Similar fare and toll increases are in store for all of the New York Metropolitan Transportation Authority's buses, regional railroads, and other properties. The proposals were announced over the weekend and presented to reporters on Monday.
MTA said the higher fares will produce "vitally needed revenue to support the New York region's transportation system."
"Costs that the MTA does not exercise control over, namely those for debt service, pensions, energy, paratransit, and employee and retiree health care, continue to increase beyond the rate of inflation," said MTA Chairman and CEO Joseph J. Lhota. "We are grappling with long-term measures to reduce these frustrating and difficult non-discretionary expenses, but today, they are the drivers of the need for a fare and toll increase."
The proposals will be subject to modification after the public review process and will be considered for adoption by the MTA Board at its December 19 meeting. The new fare and toll rates would go into effect on or about March 1, 2013.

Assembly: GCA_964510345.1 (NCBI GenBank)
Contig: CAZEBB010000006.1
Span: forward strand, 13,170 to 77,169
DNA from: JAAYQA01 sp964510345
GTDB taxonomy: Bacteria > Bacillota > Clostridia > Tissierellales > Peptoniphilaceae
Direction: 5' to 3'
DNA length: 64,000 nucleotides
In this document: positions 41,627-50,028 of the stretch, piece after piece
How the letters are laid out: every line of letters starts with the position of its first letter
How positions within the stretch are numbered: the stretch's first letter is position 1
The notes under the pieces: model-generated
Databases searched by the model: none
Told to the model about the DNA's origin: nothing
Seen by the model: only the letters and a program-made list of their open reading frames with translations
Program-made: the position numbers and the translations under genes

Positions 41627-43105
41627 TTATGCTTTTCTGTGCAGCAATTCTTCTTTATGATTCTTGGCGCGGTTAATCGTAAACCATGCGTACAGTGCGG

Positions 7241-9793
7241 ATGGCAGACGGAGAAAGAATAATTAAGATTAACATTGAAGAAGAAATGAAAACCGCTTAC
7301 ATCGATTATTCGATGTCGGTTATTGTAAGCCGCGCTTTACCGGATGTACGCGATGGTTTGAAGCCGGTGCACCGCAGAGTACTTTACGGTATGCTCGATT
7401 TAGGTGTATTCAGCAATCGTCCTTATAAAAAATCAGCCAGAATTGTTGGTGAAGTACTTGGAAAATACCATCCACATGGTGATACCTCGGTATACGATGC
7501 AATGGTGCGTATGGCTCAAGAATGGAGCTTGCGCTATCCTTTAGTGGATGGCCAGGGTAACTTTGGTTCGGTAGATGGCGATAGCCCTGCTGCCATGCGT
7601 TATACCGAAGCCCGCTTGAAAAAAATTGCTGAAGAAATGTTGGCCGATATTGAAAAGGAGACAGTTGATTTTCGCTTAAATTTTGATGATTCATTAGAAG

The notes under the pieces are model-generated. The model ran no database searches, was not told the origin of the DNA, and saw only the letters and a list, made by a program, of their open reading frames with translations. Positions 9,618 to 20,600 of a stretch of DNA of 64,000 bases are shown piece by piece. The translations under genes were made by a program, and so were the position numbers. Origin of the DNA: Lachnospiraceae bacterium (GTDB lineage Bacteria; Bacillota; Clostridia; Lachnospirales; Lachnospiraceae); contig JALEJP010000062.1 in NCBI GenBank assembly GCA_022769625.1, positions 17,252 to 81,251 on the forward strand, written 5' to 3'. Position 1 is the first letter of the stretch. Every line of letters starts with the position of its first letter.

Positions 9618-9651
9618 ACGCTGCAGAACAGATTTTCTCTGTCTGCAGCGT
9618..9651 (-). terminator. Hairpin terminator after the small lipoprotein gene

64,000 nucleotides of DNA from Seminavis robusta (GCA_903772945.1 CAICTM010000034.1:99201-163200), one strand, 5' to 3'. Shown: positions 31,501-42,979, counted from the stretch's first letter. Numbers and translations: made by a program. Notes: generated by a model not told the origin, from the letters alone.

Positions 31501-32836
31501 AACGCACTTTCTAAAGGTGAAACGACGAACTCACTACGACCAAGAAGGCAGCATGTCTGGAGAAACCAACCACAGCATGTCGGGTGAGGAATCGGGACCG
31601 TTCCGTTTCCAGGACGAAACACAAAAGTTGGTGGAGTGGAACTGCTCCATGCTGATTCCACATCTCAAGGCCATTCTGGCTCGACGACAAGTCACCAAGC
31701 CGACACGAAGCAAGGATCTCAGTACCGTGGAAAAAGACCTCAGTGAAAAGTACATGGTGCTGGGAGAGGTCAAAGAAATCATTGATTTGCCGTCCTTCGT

As an example of the alternatives it is offering for all of its services, MTA said "a slate of four alternative proposals for subway and local bus fares, each of which is projected to increase revenue by the same aggregate amount. The proposals, labeled 1A, 1B, 2A and 2B, differ in the way they treat the base fare, the time-based unlimited-ride MetroCards, and the MetroCard bonus discount of 7% that customers receive for putting at least $10 on a pay-per-ride card. The current base fare is $2.25, or effectively $2.10 with the bonus discount. The current cost for a 30-day unlimited card is $104; a 7-day card costs $29."